Can we ever really answer the long-standing philosophical question, "Who am I?" Philosophers, ethicists, and psychologists have all spoken to the difficulty of achieving genuine self-knowledge and the uncertainties of our judgment in evaluating oneself.
The final seminar in the series will bring together philosophers Elie During and David Jopling, social psychologist Timothy Wilson, and ethicist Frances Kamm to examine the difficulty with achieving genuine self-knowledge, with an emphasis on the ways that the pursuit of self-knowledge itself plays a role in shaping the Self.
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Alex Voorhoeve, PhD, London School of Economics
Elie During, PhD, University of Paris - Ouest Nanterre, France
David A. Jopling, DPhil, York University, Canada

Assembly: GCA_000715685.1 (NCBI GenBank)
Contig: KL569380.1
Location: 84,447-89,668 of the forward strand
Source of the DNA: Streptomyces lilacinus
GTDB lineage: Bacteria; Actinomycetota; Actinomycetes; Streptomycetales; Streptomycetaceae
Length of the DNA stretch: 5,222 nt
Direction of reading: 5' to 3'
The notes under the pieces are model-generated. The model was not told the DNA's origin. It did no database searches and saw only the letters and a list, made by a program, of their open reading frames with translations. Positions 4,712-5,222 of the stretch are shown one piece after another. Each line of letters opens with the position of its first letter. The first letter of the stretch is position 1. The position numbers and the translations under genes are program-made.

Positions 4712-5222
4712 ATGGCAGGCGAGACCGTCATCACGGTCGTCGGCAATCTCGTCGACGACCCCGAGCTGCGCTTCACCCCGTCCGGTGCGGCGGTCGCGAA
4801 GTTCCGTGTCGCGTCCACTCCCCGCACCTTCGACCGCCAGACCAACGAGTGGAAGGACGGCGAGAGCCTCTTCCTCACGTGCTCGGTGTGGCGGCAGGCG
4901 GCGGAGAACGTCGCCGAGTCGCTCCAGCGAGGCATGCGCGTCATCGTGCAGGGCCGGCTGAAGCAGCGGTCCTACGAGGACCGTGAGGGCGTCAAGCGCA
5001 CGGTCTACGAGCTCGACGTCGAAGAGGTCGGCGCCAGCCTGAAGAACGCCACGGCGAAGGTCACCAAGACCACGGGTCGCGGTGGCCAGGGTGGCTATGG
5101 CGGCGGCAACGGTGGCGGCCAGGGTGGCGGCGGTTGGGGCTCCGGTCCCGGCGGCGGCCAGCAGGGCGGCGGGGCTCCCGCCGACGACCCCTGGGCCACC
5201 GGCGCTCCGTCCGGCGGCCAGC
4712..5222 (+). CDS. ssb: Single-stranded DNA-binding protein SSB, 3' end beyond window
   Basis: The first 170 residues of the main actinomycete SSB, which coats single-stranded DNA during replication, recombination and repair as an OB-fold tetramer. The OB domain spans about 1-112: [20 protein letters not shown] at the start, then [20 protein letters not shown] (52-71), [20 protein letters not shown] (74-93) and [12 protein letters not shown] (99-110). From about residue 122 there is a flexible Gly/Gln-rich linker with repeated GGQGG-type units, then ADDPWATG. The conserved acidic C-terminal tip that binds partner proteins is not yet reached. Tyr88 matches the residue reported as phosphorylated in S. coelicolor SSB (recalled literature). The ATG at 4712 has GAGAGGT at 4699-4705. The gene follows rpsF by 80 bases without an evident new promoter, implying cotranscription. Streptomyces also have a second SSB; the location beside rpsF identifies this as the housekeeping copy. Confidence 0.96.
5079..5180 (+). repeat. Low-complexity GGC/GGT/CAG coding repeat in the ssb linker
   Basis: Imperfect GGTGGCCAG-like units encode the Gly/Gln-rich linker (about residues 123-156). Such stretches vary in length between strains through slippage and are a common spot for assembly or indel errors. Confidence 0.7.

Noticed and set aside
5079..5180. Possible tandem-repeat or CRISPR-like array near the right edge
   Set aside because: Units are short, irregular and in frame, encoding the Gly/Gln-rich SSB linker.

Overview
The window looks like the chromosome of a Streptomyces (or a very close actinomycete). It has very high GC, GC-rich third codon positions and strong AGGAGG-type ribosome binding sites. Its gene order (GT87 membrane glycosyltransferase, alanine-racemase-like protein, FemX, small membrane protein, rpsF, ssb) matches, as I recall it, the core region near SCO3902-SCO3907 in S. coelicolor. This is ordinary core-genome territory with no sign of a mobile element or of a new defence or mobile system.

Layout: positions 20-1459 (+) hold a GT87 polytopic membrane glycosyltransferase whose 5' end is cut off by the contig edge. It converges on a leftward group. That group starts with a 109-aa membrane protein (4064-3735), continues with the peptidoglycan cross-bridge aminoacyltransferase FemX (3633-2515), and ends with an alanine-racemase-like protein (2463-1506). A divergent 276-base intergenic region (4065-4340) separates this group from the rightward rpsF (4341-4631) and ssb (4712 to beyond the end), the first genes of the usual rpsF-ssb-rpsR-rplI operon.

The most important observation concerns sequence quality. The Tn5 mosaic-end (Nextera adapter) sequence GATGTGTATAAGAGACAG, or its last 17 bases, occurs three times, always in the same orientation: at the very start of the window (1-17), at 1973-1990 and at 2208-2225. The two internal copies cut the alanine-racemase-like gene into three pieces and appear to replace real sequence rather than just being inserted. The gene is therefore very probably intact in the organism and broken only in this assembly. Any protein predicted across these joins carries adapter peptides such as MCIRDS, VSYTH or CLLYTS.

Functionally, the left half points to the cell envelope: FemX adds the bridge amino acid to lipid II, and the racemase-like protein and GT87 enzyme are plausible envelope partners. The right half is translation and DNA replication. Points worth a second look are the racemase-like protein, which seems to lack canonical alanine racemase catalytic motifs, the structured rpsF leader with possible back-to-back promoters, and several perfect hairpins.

Frances Kamm, PhD, Harvard University
Timothy Wilson, PhD, University of Virginia
Reception to follow.
This event is part of a 6-part series, Perspectives on the Self: Conversations on Identity and Consciousness, bringing together experts from science and the humanities for an interdisciplinary discussion of the evolving notion and experience of the Self.
To Be or Not To Be: The Self as Illusion, December 7, 2010
Quid Pro Quo: The Ecology of The Self, February 23, 2011
The Pursuit of Immortality: From the Ego to the Soul, March 23, 2011
A Self-Fulfilling Prophecy: Linking Belief to Behavior, April 28, 2011
Me, Myself, and I: The Rise of the Modern Self, May 12, 2011
Who Am I?: Beyond 'I Think, Therefore I Am', May 24, 2011
Each event in the series will also be broadcast as a webinar.
Transmission of presentations via the webinar is subject to individual consent by the speakers. Therefore, we cannot guarantee that every speaker's presentation will be broadcast in full via the webinar. To access all speakers' presentations in full, we invite you to attend the live event in New York City where possible.